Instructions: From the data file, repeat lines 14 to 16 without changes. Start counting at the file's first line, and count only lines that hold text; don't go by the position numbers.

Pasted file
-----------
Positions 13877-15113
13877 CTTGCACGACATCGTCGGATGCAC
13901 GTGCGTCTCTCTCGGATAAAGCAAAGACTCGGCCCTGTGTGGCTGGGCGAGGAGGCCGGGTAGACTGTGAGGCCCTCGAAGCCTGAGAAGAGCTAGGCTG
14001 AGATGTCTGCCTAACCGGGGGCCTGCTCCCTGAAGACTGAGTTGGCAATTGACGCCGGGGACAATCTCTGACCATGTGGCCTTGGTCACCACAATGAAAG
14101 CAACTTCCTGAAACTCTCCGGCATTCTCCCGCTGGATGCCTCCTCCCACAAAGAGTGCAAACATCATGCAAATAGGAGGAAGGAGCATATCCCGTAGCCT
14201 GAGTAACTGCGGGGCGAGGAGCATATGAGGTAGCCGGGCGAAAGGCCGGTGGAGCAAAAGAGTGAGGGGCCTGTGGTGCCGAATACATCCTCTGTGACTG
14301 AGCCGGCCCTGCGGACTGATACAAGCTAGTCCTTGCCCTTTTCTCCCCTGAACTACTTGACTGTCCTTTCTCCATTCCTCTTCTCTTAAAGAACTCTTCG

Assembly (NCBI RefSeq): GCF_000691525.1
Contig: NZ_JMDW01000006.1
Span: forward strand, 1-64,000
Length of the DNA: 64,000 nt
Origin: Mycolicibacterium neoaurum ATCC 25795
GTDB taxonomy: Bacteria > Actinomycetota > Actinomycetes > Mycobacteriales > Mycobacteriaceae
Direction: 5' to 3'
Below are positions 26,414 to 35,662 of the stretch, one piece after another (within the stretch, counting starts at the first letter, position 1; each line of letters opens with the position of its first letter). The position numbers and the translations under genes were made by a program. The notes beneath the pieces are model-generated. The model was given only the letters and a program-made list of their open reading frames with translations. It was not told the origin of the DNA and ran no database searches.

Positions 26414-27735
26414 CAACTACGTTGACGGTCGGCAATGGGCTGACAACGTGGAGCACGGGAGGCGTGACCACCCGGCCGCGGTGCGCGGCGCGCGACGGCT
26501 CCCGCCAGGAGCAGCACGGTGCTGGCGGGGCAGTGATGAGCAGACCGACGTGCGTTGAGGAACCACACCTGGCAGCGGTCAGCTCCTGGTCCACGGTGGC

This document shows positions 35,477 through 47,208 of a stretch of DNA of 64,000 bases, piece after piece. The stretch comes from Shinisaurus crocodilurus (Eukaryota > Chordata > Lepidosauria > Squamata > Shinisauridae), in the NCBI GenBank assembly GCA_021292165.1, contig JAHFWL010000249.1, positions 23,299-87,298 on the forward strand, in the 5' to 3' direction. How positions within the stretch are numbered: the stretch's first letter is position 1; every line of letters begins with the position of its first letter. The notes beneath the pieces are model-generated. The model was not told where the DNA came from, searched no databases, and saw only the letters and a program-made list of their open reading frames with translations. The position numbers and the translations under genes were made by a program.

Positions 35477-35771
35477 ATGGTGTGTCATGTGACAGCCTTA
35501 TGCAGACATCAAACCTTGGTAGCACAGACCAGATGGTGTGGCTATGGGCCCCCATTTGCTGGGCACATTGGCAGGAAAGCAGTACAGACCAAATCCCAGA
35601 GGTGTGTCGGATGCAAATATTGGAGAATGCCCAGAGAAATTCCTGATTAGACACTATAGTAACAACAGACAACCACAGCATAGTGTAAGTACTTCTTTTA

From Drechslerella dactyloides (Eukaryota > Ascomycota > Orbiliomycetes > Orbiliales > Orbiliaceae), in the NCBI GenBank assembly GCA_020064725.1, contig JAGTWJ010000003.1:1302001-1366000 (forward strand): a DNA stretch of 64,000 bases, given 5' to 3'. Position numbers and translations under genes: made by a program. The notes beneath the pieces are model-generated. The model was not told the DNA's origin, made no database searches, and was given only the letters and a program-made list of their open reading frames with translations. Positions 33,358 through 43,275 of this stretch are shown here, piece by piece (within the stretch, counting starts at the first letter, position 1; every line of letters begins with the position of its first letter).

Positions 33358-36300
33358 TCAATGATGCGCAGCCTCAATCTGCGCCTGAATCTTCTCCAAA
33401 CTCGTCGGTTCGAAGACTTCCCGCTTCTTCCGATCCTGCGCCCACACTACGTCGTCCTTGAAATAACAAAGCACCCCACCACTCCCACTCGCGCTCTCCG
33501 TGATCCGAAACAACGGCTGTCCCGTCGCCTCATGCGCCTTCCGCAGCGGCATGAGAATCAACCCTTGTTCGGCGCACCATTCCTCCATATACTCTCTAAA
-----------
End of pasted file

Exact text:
Direction: 5' to 3'
Below are positions 26,414 to 35,662 of the stretch, one piece after another (within the stretch, counting starts at the first letter, position 1; each line of letters opens with the position of its first letter). The position numbers and the translations under genes were made by a program. The notes beneath the pieces are model-generated. The model was given only the letters and a program-made list of their open reading frames with translations. It was not told the origin of the DNA and ran no database searches.

Positions 26414-27735